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Publication numberUS7399515 B1
Publication typeGrant
Application numberUS 10/499,382
PCT numberPCT/EP2000/006425
Publication dateJul 15, 2008
Filing dateJul 6, 2000
Priority dateJul 23, 1999
Fee statusLapsed
Also published asCA2380252A1, CA2380252C, DE60008383D1, DE60008383T2, EP1198349A1, EP1198349B1, WO2001007252A1
Publication number10499382, 499382, PCT/2000/6425, PCT/EP/0/006425, PCT/EP/0/06425, PCT/EP/2000/006425, PCT/EP/2000/06425, PCT/EP0/006425, PCT/EP0/06425, PCT/EP0006425, PCT/EP006425, PCT/EP2000/006425, PCT/EP2000/06425, PCT/EP2000006425, PCT/EP200006425, US 7399515 B1, US 7399515B1, US-B1-7399515, US7399515 B1, US7399515B1
InventorsBernhard Thele
Original AssigneeCryovac, Inc.
Export CitationBiBTeX, EndNote, RefMan
External Links: USPTO, USPTO Assignment, Espacenet
Protecting laminate for automotive carpeting
US 7399515 B1
Abstract
Another object of the present invention is therefore a process for the preparation of a carpet comprising an upper fibrous layer, an intermediate thermoplastic protective laminate and a polyurethane foam layer wherein the polyurethane foam layer is formed on the surface of the protective laminate which is hot bonded to the upper fibrous layer characterized in that said protective laminate comprises a first outer layer which is facing the upper fibrous layer comprising an ethylene homo- or copolymer, a core layer comprising a polyamide and a second outer layer comprising a thermoplastic polyurethane.
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Claims(16)
1. A carpet comprising:
an upper fibrous layer,
an intermediate thermoplastic laminate in the form of a film comprising:
a first outer layer facing the upper fibrous layer, the first outer layer comprising an ethylene homo- or co-polymer;
a core layer comprising a polyamide; and
a second outer layer comprising a thermoplastic polyurethane; and
a polyurethane foam layer.
2. The carpet of claim 1 wherein the first outer layer comprises an ethylene copolymer.
3. The carpet of claim 1 wherein the first outer layer comprises an ethylene-α-olefin.
4. The carpet of claim 1 wherein the first outer layer comprises a medium density polyethylene.
5. The carpet of claim 1 wherein the first outer layer comprises a high density polyethylene.
6. The carpet of claim 1 wherein the first outer layer comprises a high density ethylene-α-olefin copolymer.
7. The carpet of claim 1 wherein the front outer layer comprises a medium density ethylene-α-olefin.
8. The carpet of claim 1 wherein the second outer layer comprises thermoplastic polyurethane of the ester types.
9. The carpet of claim 1 further comprising a tie layer bonding to the core layer to an outer layer selected from the first and second outer layers.
10. The carpet of claim 1 wherein the first outer layer comprises a polyethylene homopolymer.
11. The carpet of claim 1 wherein the first outer layer comprises a low density polyethylene.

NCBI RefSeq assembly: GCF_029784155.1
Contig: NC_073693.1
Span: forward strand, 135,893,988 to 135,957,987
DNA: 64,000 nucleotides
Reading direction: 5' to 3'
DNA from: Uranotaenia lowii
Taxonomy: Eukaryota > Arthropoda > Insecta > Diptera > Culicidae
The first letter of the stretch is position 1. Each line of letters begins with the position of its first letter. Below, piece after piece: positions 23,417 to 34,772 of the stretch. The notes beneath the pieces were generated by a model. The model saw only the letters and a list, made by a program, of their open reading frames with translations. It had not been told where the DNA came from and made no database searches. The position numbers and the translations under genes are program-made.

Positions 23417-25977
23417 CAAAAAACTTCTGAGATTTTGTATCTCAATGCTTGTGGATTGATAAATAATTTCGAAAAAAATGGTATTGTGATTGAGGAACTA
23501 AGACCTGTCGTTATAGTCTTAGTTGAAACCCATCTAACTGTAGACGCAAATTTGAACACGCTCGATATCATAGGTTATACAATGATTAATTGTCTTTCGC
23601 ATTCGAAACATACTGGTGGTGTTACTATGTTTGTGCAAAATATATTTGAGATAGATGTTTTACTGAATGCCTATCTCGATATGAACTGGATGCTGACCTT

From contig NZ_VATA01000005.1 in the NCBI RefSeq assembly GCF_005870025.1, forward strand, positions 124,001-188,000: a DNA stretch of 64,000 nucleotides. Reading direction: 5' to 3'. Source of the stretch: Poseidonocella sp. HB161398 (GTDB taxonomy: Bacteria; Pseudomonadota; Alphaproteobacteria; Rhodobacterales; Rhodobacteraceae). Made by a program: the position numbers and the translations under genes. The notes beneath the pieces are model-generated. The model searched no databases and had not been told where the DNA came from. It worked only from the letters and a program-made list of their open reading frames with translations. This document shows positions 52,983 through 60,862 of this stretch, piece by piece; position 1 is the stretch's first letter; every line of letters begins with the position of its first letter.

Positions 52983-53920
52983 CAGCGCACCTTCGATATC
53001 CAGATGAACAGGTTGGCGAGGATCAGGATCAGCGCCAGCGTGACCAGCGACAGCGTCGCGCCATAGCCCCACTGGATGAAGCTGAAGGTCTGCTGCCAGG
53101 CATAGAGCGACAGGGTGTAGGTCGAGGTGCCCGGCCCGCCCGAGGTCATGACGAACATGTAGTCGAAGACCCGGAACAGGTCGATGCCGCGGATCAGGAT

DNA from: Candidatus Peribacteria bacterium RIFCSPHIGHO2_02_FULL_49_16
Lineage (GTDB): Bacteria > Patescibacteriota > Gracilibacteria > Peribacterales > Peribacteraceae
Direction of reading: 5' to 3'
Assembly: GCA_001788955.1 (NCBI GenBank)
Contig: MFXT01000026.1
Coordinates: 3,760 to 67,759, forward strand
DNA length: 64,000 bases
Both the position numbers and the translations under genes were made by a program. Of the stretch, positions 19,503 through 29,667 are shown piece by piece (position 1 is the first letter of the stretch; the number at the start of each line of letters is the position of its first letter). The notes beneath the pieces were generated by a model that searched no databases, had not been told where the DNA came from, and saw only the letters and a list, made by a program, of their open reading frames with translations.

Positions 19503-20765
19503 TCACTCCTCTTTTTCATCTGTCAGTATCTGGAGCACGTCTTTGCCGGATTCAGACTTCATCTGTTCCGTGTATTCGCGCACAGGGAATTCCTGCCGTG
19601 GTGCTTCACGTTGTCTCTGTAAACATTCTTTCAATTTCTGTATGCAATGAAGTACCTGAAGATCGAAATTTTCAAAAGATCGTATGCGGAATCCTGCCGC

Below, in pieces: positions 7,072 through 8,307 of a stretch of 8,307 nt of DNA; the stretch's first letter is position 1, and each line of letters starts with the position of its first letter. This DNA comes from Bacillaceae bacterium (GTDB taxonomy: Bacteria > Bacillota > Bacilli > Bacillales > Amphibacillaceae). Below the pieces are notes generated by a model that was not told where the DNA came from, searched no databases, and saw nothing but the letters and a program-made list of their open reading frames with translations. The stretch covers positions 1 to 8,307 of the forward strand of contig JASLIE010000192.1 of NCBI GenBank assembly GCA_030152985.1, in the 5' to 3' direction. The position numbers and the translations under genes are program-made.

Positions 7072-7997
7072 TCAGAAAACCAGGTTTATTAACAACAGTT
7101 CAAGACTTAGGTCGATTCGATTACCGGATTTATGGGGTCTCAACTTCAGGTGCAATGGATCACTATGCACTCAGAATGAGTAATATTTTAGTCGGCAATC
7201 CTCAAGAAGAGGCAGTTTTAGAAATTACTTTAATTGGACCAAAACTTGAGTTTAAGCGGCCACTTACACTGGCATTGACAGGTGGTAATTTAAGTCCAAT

12. The carpet of claim 1 wherein the core layer comprises a polyamide with a melting temperature below 220° C.
13. The carpet of claim 12 wherein the core layer comprises a polyamide with a melting temperature below 210° C.
14. The carpet of claim 1 wherein the second outer layer comprises thermoplastic polyurethane of the ether type.
15. A process for the preparation of the carpet of claim 1 comprising:
forming the polyurethane foam layer on the surface of the second outer layer of the intermediate laminate.
16. The process of claim 15 wherein the intermediate laminate comprises a tie layer bonding the core layer to an outer layer selected from the first and second outer layers.
Description

The present invention relates to carpeting, in particular to automotive carpeting, to a process for the production thereof and to a thermoplastic multilayer film particularly suitable for use as a protective laminate for molded carpets with polyurethane foam-padded backing.

The interior (floor, inside roof, door and side paneling, rear window shelf, columns, etc.) and the luggage compartment (rear partitions, rear load floor, side paneling, tailgate, etc.) in a vehicle are covered with carpets of various classes and qualities, which by means of molding (pressing the carpet pattern) can be exactly adjusted to fit the shell body of the respective vehicle model.

Carpets are usually fitted into vehicles, particularly cars, to improve comfort by reducing noise levels, increasing thermal insulation and resilience underfoot and adding to the decor.

The floor covering of small and middle-class vehicles is usually of pile. In upper classes as well as in the comfort and luxury classes high-grade velvet-pile carpeting is used with few exceptions.

Vehicles from the upper class to the luxury class are fitted with high-grade velvet-pile molded carpet, which is padded with a polyurethane soft foam backing.

Besides an upper fibrous layer and a flexible polyurethane foam layer, all the carpets also comprise a thermoplastic resin interlayer.

There are at least two general processes for the manufacture of automotive carpets.

In one of them the upper fibrous layer is sprinkled on the reverse side with polyethylene powder (about 200-400 g/m2). The powder is melted into a film by means of radiant heat treatment. A thermoplastic protective laminate is bonded under pressure to the polyethylene film and then a heavy layer (fleece, non-woven fabric or felt) is laminated onto the surface of the protective laminate. Sometimes the heavy layer is fixed without using the polyethylene powder.